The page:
I really dislike Slack & Discord for knowledge management, which is usually where forums excel.
It’s partly an education problem?
People see platforms like Discord and are attracted by how quick and cheap it is to set up a ‘community’ on there (how many times do you hear “Join our Discord” on YouTube these days?).
These people may be ill-informed and I suspect they don’t know all the options nor the potential downsides to going onto closed chat-based products.
Do they consider the closed nature, the lack of exposure to internet search engines, the inferior knowledge retrieval and management, the focus on ephemeral chat and how that encourages bad habits and ill-considered, repetitious, low value posts? (And probably a bigger headache for moderators due to the sheer volume of messages?)
I see some unreasonably dismissive statements about Discourse without considering the totality of what Discourse sets out to achieve, why, what features it has, what constraints they have and the sometimes hidden benefits of the way things work:
- exaggeration about the complexity of self-hosting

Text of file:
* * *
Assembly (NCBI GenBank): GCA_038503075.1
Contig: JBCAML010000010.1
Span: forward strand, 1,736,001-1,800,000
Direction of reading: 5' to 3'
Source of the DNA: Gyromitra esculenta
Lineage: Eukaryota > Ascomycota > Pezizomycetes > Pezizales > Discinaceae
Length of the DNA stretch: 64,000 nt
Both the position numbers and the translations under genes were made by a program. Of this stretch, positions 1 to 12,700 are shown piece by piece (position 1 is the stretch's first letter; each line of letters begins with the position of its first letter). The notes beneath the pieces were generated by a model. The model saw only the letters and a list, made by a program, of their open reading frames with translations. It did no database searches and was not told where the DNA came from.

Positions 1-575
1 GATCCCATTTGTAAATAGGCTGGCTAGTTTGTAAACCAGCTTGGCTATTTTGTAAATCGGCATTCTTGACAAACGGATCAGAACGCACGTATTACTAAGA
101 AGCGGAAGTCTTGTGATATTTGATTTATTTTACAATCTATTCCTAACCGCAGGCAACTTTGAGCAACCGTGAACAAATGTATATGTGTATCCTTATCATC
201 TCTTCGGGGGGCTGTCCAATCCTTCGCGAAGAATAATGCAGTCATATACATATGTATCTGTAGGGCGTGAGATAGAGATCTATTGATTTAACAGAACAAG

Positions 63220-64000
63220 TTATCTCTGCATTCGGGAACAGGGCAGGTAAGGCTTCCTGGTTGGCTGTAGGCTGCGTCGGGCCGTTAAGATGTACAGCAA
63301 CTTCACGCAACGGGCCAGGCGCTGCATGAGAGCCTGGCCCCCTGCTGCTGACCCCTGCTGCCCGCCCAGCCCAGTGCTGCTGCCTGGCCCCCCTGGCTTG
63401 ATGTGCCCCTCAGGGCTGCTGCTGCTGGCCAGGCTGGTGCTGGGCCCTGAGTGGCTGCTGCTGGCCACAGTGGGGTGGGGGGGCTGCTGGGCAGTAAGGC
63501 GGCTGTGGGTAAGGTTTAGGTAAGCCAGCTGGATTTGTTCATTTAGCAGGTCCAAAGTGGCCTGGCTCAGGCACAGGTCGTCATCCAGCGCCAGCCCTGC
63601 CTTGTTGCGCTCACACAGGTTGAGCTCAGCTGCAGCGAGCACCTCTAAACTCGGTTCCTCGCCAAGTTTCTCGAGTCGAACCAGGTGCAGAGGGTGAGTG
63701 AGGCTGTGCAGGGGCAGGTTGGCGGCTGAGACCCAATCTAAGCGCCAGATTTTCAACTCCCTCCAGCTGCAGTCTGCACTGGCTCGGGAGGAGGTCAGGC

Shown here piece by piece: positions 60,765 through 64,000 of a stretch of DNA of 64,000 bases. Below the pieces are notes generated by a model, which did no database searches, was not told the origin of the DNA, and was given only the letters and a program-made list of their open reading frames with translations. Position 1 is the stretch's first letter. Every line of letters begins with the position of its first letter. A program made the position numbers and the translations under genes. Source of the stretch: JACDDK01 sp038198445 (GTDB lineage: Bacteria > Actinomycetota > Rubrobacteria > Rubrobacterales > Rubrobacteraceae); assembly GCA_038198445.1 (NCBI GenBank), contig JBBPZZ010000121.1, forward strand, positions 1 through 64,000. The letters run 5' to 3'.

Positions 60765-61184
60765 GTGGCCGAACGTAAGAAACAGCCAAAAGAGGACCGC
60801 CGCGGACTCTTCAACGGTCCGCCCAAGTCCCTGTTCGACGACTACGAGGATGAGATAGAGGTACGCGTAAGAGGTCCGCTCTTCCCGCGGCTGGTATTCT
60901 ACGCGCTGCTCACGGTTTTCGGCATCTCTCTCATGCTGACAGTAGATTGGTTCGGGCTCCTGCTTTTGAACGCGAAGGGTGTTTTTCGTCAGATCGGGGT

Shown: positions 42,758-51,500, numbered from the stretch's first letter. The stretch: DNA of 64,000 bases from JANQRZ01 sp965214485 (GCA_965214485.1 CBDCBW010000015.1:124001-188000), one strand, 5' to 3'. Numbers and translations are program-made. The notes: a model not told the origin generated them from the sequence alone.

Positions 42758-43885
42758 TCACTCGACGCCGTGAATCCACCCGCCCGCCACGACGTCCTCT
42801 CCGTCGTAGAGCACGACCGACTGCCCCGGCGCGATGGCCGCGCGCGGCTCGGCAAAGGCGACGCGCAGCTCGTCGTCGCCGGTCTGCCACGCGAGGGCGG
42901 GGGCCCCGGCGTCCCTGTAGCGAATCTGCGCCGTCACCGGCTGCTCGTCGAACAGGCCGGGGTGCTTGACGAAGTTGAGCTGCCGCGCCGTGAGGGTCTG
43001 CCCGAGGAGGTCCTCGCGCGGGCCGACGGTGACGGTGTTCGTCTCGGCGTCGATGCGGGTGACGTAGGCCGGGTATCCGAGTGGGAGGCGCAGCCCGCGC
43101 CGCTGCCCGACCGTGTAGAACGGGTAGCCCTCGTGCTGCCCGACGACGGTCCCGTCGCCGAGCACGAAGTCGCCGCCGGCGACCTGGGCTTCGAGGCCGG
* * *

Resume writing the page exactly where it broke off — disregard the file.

- total exaggeration about instability (hint: it’s usually a rock solid experience)
- ignoring the sophisticated moderation features and the importance of moderation to a good end-user experience for all users.
- missing the potential to create a very unique and customised experience using the base forum as a starting point.
- lack of respect for the nature of the technology:
- It’s a web app which is largely platform agnostic (whoop!) and will work immediately on almost any modern device, without any installation and no need to visit an appstore.
- lack of understanding about the interface needing to be touch capable across a variety of devices so controls have to be chunky with enough white space to make good finger-click targets etc.
On top of this, the whole ‘free community’ thing encourages people to expect too much for free, e.g. customisation, features, etc.
I’d like to understand more of the statistics behind “people closing forums and moving to discord” - are they - did I miss the stats?
Anyone who’s managed a forum for a decent time would be crazy to do that, no? And give up:
- all their lovely SEO built up over the years? (& search engine results bringing new users for free …)
- their valuable domain name.
- their future potential ad revenue …
- their very own userbase that they are now just going to hand over to a big corporation for free?
Just some of my thoughts for now …
(Good share btw @Noone, very interesting to see how people outside the ecosystem think).